Lasagna Gardening Simplified

First popularized back in the 1970s, “lasagna gardening” involves piling up thick layers of cardboard and uncomposted kitchen scraps on top of (sometimes) double-dug soil. The practice is touted as a way of removing lawns and improving soil with little work.

Linda Chalker-Scott, Extension Urban Horticulturist at Washington State University, proposes a vastly simpler version of lasagna gardening.  Chalker-Scott suggests skipping the double digging, cardboard and kitchen scraps. The double digging disrupts soil texture, the cardboard interferes with water penetration (I know this from experience) and the kitchen scraps create a plant nutrient overload. Instead Chalker-Scott suggests simply a very thick layer of mulch–12 inches.

Mulch is often free, as many cities give it away, and it does wonders for the soil. Mulch, in fact, breaks down into soil, retains moisture and creates habitat for earthworms.

Read more in Chalker-Scott’s post, “Is lasagna gardening really worth the effort.

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19 Comments

  1. The cardboard is essential – it keeps aggressive weeds down for years without the effort (and often expenditure) of that much mulch. It’s important to thoroughly soak the ground first, and normal plant-through should insure enough penetrations to allow water infiltration. Mulch holds water that would otherwise run off long enough for the cardboarded earth to absorb it. How do I know? My cardboarded ex-lawn had significantly, visibly less water runoff than the neighbor’s grass.

  2. We don’t have a lawn to kill but have had success with a weed-free garden bed by using the sheet mulching lasagna method. No repeated layers necessary here but the cardboard really does help with moisture retention in the desert. My husband just built a bed this weekend with a layer of aviary wire first (to discourage pocket gophers), then cardboard (free!), a six-inch layer of year-old horse manure (free from the neighbor’s corral), and topped it with a six-inch layer of straw (not free, but inexpensive). For each squash start, he makes a hole in the layers, fills it with soil and plants the start. It works great for us and involves no digging.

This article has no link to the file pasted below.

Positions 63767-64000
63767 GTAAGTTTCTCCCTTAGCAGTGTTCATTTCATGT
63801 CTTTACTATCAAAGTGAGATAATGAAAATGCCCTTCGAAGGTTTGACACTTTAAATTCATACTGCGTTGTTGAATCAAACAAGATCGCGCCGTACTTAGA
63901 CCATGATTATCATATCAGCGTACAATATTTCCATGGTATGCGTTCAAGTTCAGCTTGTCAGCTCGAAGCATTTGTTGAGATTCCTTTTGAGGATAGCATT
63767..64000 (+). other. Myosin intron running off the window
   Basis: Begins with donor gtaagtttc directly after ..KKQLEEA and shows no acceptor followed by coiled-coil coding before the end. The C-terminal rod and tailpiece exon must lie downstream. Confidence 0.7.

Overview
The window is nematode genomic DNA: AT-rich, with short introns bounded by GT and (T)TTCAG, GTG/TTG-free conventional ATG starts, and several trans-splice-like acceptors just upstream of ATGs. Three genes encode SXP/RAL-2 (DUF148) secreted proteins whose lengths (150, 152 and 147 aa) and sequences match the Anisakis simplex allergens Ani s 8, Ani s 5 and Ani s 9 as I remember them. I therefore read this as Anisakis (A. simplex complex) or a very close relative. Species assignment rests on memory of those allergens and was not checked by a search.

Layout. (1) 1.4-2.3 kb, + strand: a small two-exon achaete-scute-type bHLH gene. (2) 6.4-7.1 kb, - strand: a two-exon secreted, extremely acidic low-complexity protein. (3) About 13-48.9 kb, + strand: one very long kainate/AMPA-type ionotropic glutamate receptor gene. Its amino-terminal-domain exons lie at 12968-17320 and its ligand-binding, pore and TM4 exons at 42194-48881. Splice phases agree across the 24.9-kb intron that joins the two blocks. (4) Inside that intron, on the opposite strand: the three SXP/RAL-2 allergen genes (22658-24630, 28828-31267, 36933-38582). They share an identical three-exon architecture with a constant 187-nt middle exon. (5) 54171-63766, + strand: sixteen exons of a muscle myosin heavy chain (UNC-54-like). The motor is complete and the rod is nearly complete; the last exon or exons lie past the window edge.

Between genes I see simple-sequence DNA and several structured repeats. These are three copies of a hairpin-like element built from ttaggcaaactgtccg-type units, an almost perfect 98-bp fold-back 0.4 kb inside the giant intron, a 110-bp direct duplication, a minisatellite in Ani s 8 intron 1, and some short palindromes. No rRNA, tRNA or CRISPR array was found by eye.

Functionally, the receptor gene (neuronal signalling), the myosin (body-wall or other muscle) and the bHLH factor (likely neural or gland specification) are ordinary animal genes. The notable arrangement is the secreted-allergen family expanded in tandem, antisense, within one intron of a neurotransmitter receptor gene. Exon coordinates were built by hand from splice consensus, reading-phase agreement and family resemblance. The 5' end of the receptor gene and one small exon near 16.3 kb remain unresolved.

3. I think the success of cardboard varies depending on how much precip your area gets. Here in central NY, we get upwards of 40″ a year and one good downpour has the cardboard disintegrating. I put down cardboard under straw over a large area last June and much of it has already disappeared, but not before it did its job of smothering weeds. I can see where cardboard might be problematic in dry areas though.

  4. I’m a lasagna gardener, and I guess I didn’t research it very thoroughly, but I thought the *point* was not to dig! At least I can say, it works without the digging. In my really weedy yard, I think having that unbroken layer of sod is an extra help with the weed control.